The drive up South Halsted Street to the campus of my alma mater, the University of Illinois at Chicago, reveals how much this section of the Near West side of Chicago has changed in the last 10 years. Once a blighted area of vacant storefronts, ramshackle houses, and trash-strewn lots, the area now called University Village is, today, an upper-middle income neighborhood of luxury condos, $700,000 townhomes, lush lawns, trees, and upscale retail shops. The neighborhood offers a ten minute drive to downtown Chicago and the Museum Campus, a bike trail, a huge medical district to its south, and easy access to expressways, public transportation, and UIC’s outdoor running track. It took a while but, beginning with the razing of several dilapidated and “notorious” housing projects nearby, the neighborhood has been redeveloped into a cleaner, “greener,” safer community. The question is, for whom?
Do all groups benefit equally from the “greening up” of urban communities? What has “greening up” meant for the urban poor and low-income groups in University Village, and in urban communities in other cities? And how might answers to these questions serve to inform the planning and re-development of urban communities in the future?
- Research finds that lower-income groups are often forced out of a community when higher-income groups move in. When this happens, ”gentrification with displacement” is said to occur. Property values often increase in gentrified communities, but so do taxes and other expenses. In what became University Village, many poor and working class residents moved out of the area because they could not afford the increased rent, property taxes, assessment fees, and othercosts.
- Partly because of the correlation between income, race-ethnicity, and residential patterns, many of the people moving out of gentrified communities in inner-cities are African American or Latino. Confronted with a shortage of affordable housing in the city, minorities and low-income groups may move to areas outside the city, where housing is cheaper. The Brookings Institute reports, in fact, that a majority of all racial and ethnic groups in large metropolitan areas now live in suburbs, and the number of poor people living in suburbs is increasing five times as fast as the number of poor people living in cities.
- In Chicago, some suburban communities are experiencing problems traditionally associated with inner-city communities (e.g. housing shortages, concentrated poverty, and drugs). Thus, another potential adverse side-effect of “greening” may be the displacement of urban problems to other communities rather than the resolution of such problems. If the ultimate goal of “greening up” communities is to improve the quality of life for everyone, including those of future generations, then simply transferring problems elsewhere defeats the purpose of “greening” in the first place, doesn’t it? And how does transferring poor folk and problems that disproportionately affect them (such as a diminished ability to control where they live) advance “environmental justice?” It doesn’t.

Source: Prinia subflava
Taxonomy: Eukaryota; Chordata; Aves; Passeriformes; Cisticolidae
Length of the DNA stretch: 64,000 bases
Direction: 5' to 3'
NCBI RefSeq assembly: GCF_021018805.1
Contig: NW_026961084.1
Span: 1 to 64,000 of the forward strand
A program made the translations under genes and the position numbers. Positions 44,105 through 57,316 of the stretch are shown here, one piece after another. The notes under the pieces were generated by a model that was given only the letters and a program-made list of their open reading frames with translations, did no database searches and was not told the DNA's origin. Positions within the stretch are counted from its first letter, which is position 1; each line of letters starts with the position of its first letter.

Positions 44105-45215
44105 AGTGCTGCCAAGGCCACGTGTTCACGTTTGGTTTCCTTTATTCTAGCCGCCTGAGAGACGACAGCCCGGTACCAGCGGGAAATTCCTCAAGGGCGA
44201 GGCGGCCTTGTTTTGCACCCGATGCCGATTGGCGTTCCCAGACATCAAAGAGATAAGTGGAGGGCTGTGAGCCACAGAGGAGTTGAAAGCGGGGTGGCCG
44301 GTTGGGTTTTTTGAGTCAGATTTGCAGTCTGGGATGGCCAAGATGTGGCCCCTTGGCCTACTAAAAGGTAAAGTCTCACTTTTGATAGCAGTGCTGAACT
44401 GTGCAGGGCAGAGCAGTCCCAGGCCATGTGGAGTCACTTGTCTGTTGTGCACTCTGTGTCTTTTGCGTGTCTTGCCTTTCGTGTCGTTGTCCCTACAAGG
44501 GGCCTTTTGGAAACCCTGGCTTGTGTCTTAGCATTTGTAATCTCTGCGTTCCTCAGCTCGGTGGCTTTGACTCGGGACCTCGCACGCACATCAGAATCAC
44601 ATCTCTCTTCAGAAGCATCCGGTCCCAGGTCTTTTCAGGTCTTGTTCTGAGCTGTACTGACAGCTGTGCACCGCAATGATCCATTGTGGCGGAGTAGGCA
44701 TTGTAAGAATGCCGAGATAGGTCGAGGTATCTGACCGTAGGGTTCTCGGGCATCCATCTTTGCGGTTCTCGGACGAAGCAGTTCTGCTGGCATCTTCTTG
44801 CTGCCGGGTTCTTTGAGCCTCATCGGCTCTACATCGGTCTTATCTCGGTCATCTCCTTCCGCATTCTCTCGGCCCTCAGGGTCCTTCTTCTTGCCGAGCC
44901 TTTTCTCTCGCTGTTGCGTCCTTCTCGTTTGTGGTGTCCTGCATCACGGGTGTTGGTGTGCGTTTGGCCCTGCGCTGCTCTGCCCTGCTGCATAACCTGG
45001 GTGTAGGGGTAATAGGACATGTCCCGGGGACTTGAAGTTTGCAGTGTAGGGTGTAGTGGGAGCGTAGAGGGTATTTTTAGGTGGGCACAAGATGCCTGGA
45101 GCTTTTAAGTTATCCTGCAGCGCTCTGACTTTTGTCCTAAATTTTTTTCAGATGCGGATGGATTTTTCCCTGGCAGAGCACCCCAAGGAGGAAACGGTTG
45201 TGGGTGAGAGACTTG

No one group should have to shoulder more environmental burdens (such as pollution) than any other group). Group disparity in exposure to environmental hazards is one factor that led to the development of the environmental justice movement. Most of the 450,000 abandoned waste sites (brownfields) in America are located in or near low- income, working-class, and minority communities. The poorest of the poor often live within one mile of a brownfield. Most African Americans (71%) live in counties that violate federal air pollution standards. Asthma attacks send African Americans to the emergency room three times as often as whites, and that blacks die twice as often from asthma as do whites.
To work against the potential adverse effects of “greening- up” urban communities, we need to avoid simple, quick, short-term solutions. Research suggests that urban renewal programs that focus on a single factor (such as tearing down or refurbishing dilapidated housing) simply do not work. Providing affordable housing does not help much if people lack the income and the education or training that would allow them to maintain a dwelling. Thus, we must not only increase the availability of affordable housing but also create more jobs at a livable wage, increase access to health care, and fund job training and education at higher levels. Improving the quality of life for lower-income families is a monumental task, but a more comprehensive approach can ensure that all groups live healthier, longer, and more productive lives. And it is this promise that gives some sweetness to what might otherwise be an entirely bitter visit to University Village.
Denise Narcisse, Center for Working-Class Studies